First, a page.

On this quiet Saturday morning, I find myself thinking a lot about Doug.
A few days ago, I arrived early at a hotel before a breakfast with my friend, James Cooke. I was hanging out in the lobby. Out of the corner of my eye, something looked odd.
I saw an older man in a suit, sitting on the floor, unseen amid the hustle and bustle of a hotel lobby. When I looked closer, I saw that his hands shook, his mouth was agape, and he vainly tried to stand up.
I ran over. I waved over a hotel attendant and told him to call 911. I and another person knelt down next to the man. We held his hands.
“Hi, what’s your name?”
“Can you breathe easily?”
“Any tightness in your chest? Pain in your arm?”
“No. I have to get up. I have a job interview. My ride is outside waiting for me.”
“Well, let’s just take a few minutes to rest. Take a few deep breaths.” I rubbed Doug’s back to try to reassure him. He didn’t look well. His eyes were glassy.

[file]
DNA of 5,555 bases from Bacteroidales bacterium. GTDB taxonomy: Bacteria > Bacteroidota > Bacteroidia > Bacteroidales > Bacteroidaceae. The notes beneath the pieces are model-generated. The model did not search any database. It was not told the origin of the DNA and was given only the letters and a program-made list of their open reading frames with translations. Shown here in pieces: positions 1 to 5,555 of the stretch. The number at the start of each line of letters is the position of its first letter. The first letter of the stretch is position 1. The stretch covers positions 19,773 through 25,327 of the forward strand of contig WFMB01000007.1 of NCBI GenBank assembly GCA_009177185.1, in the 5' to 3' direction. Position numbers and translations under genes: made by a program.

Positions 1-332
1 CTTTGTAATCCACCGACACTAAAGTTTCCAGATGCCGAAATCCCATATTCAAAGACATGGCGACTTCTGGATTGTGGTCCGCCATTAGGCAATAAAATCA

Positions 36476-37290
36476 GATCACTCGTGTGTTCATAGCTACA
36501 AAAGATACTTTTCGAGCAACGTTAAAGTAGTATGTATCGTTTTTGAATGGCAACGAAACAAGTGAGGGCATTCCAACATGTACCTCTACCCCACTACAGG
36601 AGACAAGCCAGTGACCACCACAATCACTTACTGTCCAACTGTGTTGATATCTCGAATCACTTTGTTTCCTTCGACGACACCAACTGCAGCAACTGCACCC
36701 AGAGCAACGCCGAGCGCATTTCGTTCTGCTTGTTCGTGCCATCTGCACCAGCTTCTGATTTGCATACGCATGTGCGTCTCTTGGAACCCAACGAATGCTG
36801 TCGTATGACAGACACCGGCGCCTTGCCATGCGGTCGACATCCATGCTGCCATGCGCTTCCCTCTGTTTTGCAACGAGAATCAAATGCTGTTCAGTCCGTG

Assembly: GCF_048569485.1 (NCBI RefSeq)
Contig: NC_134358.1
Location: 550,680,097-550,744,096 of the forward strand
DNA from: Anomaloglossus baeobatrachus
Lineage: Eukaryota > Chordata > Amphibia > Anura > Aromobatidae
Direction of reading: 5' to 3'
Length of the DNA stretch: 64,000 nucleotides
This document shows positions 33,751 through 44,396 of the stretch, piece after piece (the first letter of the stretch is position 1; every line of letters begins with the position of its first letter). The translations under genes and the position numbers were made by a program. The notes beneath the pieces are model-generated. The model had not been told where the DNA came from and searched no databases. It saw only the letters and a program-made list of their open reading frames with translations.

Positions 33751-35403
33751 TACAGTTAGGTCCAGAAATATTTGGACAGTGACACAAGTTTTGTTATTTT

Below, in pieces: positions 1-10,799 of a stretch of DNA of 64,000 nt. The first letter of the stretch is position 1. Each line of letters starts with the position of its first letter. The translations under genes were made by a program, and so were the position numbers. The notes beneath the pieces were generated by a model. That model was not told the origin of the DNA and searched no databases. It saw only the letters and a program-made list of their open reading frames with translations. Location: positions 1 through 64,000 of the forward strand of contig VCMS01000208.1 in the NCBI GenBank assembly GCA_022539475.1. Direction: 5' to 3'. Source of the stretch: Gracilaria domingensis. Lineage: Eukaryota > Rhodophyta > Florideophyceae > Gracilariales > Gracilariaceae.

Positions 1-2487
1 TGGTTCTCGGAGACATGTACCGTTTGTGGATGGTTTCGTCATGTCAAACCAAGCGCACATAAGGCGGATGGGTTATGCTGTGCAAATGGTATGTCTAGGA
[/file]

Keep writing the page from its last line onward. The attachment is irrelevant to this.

Man oh man, it took forever for the ambulance to come. So, I just sat there with Doug, rubbing his back. And, I quietly prayed for him.
Eventually, he agreed to lie down, but not after trying over and over to get up for his interview. He was clearly embarrassed, particularly when his job interviewer entered the lobby to look for him.
“I’m so sorry,” Doug said to him. He slapped his palms on the floor. “I’m so sorry,” he said, over and over.
When the paramedics came, we learned from Doug that he had a seizure last week but didn’t see a doctor about it. Doug’s chin quivered now and again, and he sometimes had a hard time speaking.
After a while, there wasn’t much else I could do. I withdrew to the side as the paramedics did their job. But, I kept praying.
Honestly, I felt helpless. The only thing I felt I could do was to transmit somehow to him compassion.
So, I’m thinking about Doug this morning.